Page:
Mark Hurd's departure from Hewlett-Packard (HPQ) leaves many gossipy questions unanswered. But a look at its financial statements during his tenure as CEO, which began on April Fool's day 2005, raises even more issues about how effective a CEO Hurd really was. While the stock price doubled under his leadership -- from $21 to below $42 -- and his departure sliced off 10% of its value, there seems to be a gap between HP's net income growth and the slide in its cash position while Hurd manned the helm.
The latest twists in the story behind Hurd's departure have gotten even stranger. Jodie Fisher, the outside contractor who originally alleged sexual harassment, now says she's "surprised and saddened" by his quick ouster. She may or may not have any qualifications for a job as a marketing consultant. Fisher appeared in some R-rated movies -- such as Sheer Passion and Intimate Obsession -- and had a stint as a failed reality-show contestant, according to The New York Times.
Both Fisher's lawyer, Gloria Allred, and Hurd claim there was no sexual relationship -- but the phrasing sounds Clintonian to me. Why would Hurd file false expense reports to hide payments to Fisher of between $1,000 and $20,000, according to the Times, if everything was perfectly above-board? We also know Hurd took pains to interview her personally in 2007 for whatever it was she was doing for HP.
Skyrocketing Long-Term Debt
But the real question at hand involves Hurd's performance as CEO. A look at HP's financial statements under him suggests that a doubling of HP's stock price isn't really warranted by the change in HP's financial results during his tenure. In the last five years, HP revenues have grown at a 7.5% compound average rate, while its net income has grown at a more impressive 17% annual rate over five years, from $2.4 billion to $8.5 billion. HP's net margin during that period grew from 2.8% to 7.1%.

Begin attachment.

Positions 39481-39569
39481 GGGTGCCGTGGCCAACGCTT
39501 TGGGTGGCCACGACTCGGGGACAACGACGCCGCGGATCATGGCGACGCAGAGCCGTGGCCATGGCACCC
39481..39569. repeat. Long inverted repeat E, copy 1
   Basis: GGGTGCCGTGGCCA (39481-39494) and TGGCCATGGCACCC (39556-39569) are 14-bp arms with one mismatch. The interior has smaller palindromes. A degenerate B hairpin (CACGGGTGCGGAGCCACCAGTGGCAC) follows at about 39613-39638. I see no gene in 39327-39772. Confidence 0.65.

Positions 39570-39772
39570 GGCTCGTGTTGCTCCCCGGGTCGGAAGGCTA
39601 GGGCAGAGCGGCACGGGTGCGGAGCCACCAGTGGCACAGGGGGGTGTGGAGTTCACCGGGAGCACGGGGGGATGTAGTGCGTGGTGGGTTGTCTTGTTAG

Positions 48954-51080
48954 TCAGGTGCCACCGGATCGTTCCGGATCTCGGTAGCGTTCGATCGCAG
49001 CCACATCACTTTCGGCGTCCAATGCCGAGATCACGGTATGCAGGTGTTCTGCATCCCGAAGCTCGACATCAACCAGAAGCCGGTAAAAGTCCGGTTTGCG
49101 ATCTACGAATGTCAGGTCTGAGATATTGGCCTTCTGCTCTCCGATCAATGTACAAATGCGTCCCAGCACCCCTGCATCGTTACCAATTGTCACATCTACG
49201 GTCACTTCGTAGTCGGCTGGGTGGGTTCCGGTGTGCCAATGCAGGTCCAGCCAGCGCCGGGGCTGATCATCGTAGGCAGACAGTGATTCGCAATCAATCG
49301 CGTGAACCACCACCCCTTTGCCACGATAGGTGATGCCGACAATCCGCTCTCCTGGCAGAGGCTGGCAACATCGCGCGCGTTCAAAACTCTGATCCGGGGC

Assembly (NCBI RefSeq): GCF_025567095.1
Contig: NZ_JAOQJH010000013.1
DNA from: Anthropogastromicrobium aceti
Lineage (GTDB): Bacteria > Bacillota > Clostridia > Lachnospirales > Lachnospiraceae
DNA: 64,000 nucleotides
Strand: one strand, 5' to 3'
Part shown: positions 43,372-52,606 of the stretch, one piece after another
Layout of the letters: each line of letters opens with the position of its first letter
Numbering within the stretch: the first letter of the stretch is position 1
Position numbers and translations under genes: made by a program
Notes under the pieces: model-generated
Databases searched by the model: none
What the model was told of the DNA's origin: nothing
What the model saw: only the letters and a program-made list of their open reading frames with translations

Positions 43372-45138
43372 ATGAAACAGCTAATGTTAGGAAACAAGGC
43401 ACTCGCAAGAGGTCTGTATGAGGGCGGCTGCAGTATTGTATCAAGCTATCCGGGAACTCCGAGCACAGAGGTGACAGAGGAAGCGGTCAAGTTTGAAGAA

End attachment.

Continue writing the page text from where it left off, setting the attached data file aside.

This all sounds great, but two things about these numbers are questionable. The first is that during this period, HP's cash position hasn't kept up. Its cash and short-term investments slipped from $13.9 billion to $13.3 billion. During the same period, HP's long-term debt skyrocketed from $3.4 billion to $14 billion.
The second concern is that HP's profitability was weaker than the industry under Hurd. HP's five-year average net profit margin of 6.2% was substantially below the diversified computer systems industry average of 9.4%. And HP's five-year average return on equity was 16.6%, a bit more than half the 30.9% industry average.
Interestingly, Hurd's reputation as an efficiency expert isn't really borne out by these numbers or by a basic productivity statistic -- income per employee. Here, HP underperformed the industry by 15.2% -- generating income per employee of $28,069, compared to $32,331 for the industry.
A Hefty Severance Package
What do we really know about Hurd's reign at HP? We know the stock price doubled and that net income was up tremendously. We know Hurd made many acquisitions, including EDS, 3Com and Palm. But he nearly quadrupled HP's debt load while cutting its cash.
We also know that he left HP with about $28 million in severance pay, but we really don't know why -- yet.
Sunday's revelation about the identity of the marketing consultant on whose behalf Hurd faked expense accounts raises more questions about what really happened here. And a look at HP's financial statements raises other questions about whether a doubling in HP's stock price while Hurd ran HP was really justified.
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